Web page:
Electrician Gary Hrytsak was taking a brief nap during a coffee break at the Falconbridge smelter complex about 10:05 a.m. June 20, 1984, when he got thrown off the bench he was on.
“It was an eerie feeling,” recalled the now-retired Hrytsak during his speech at the 35th Workers’ Memorial Day ceremonies at the Caruso Club on Thursday. “You could feel things shaking under your feet … I thought the smelter had blown up.”
Hrytsak, who went on to do compensation, health and welfare work for his union (Mine Mill and Smelter Workers Local 598), said he put on his respirator, went to the electrical shop and telephoned his foreman, only to be told to stay where he was.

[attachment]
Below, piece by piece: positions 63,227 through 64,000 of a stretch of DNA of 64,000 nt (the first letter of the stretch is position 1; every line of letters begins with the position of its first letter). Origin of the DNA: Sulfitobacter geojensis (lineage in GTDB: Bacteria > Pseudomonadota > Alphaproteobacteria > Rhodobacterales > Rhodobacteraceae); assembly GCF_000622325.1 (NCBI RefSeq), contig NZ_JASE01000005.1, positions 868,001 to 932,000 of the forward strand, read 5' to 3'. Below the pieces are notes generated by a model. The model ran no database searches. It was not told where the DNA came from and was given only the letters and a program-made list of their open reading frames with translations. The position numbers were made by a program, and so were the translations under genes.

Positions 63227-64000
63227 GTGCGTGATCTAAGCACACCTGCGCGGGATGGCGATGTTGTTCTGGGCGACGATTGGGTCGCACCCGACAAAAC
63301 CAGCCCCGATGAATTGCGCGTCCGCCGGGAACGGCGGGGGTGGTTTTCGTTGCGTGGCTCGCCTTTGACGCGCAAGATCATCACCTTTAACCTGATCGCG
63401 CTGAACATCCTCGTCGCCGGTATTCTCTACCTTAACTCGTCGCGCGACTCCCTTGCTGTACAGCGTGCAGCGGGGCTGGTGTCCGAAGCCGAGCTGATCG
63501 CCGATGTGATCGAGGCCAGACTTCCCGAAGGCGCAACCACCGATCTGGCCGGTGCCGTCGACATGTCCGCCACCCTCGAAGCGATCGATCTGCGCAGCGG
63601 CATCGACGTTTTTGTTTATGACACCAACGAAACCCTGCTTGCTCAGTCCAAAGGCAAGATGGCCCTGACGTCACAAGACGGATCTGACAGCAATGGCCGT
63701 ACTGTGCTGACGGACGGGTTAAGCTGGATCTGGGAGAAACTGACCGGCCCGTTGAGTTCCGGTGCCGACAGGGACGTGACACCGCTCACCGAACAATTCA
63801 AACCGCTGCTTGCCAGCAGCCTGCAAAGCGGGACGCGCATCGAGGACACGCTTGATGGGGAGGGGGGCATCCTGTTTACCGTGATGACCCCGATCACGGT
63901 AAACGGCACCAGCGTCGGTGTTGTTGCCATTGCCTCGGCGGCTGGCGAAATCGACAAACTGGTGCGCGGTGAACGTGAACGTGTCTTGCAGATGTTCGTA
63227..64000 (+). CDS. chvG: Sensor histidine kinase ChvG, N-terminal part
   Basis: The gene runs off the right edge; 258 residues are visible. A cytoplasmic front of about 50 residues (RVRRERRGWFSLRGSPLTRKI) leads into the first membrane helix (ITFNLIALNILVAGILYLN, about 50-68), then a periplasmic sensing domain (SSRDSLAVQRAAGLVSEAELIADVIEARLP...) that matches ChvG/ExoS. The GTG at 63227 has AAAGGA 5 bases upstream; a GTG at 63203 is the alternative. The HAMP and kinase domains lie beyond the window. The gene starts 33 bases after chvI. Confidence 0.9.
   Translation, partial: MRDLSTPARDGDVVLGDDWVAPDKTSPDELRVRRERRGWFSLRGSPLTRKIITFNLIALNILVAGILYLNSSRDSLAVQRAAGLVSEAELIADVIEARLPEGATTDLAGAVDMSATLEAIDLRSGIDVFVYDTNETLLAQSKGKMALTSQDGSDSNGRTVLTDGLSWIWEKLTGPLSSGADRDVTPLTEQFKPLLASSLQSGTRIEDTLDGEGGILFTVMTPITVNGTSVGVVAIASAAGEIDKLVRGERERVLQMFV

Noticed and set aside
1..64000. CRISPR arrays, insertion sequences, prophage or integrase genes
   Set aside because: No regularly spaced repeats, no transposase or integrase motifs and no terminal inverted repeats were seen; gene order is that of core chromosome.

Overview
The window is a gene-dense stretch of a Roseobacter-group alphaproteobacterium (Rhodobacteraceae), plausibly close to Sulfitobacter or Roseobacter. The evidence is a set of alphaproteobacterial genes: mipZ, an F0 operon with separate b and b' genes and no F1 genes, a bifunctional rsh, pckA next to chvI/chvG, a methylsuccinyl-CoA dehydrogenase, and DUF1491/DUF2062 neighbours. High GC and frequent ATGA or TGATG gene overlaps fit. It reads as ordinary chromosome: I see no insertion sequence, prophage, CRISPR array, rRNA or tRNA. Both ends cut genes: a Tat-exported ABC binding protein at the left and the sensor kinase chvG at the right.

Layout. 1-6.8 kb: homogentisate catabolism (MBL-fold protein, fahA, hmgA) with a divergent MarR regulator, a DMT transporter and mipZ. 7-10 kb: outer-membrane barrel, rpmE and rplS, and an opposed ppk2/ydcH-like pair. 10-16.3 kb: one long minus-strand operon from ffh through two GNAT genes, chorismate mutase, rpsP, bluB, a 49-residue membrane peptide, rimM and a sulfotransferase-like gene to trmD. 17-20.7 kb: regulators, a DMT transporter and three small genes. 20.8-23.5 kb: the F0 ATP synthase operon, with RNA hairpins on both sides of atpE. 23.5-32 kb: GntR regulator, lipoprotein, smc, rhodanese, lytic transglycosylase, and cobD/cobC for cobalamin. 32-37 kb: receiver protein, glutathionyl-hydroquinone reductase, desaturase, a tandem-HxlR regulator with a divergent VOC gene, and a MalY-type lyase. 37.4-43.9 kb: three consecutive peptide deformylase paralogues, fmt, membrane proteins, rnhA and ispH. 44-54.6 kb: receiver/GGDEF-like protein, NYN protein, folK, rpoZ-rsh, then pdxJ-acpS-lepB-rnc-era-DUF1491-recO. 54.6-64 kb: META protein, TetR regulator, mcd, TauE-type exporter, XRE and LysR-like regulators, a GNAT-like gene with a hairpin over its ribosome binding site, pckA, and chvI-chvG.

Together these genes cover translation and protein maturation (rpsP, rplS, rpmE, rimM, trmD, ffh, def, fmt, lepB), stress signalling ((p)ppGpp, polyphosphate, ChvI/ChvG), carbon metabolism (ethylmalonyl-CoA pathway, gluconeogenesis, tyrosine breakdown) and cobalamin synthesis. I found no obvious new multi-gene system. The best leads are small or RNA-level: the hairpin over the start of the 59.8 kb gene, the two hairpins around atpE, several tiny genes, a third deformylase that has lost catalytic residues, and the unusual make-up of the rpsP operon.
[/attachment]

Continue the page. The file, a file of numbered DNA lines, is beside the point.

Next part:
The “explosion” turned out to be a massive rockburst at the nearby Falconbridge Mine No. 5 shaft, centred about the 4,000-foot level. Some 200 miners were in the mine at the time. Three – Daniel Lavallee, Sulo Korpela, and Wayne Chenier – were killed, but a fourth – Wayne St. Michel – was alive, but trapped.
Some 27 hours later, just minutes from being rescued, St. Michel died. More than 50 people were involved in the rescue effort that had to be halted at times due to aftershocks or tremors.
Falconbridge Mine never re-opened. It was determined that the rockburst that struck the mine measured 3.5 on the Richter scale. It was so powerful it was felt in many parts of Sudbury, including the downtown.
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